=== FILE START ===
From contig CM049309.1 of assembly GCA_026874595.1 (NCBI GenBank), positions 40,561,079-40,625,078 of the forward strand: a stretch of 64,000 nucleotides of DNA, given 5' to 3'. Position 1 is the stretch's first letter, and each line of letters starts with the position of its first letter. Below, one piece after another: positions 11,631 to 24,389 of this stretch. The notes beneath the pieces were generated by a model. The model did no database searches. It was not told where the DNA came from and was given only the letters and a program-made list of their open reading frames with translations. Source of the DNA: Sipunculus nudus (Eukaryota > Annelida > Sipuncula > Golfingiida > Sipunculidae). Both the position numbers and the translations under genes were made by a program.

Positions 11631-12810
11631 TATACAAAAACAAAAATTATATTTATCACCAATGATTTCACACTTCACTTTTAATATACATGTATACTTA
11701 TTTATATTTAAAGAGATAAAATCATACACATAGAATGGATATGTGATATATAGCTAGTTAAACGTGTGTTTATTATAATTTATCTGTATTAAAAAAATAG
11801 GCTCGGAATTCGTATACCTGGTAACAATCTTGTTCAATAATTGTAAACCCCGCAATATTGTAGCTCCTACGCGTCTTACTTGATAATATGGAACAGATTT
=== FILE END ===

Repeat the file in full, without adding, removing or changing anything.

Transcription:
From contig CM049309.1 of assembly GCA_026874595.1 (NCBI GenBank), positions 40,561,079-40,625,078 of the forward strand: a stretch of 64,000 nucleotides of DNA, given 5' to 3'. Position 1 is the stretch's first letter, and each line of letters starts with the position of its first letter. Below, one piece after another: positions 11,631 to 24,389 of this stretch. The notes beneath the pieces were generated by a model. The model did no database searches. It was not told where the DNA came from and was given only the letters and a program-made list of their open reading frames with translations. Source of the DNA: Sipunculus nudus (Eukaryota > Annelida > Sipuncula > Golfingiida > Sipunculidae). Both the position numbers and the translations under genes were made by a program.

Positions 11631-12810
11631 TATACAAAAACAAAAATTATATTTATCACCAATGATTTCACACTTCACTTTTAATATACATGTATACTTA
11701 TTTATATTTAAAGAGATAAAATCATACACATAGAATGGATATGTGATATATAGCTAGTTAAACGTGTGTTTATTATAATTTATCTGTATTAAAAAAATAG
11801 GCTCGGAATTCGTATACCTGGTAACAATCTTGTTCAATAATTGTAAACCCCGCAATATTGTAGCTCCTACGCGTCTTACTTGATAATATGGAACAGATTT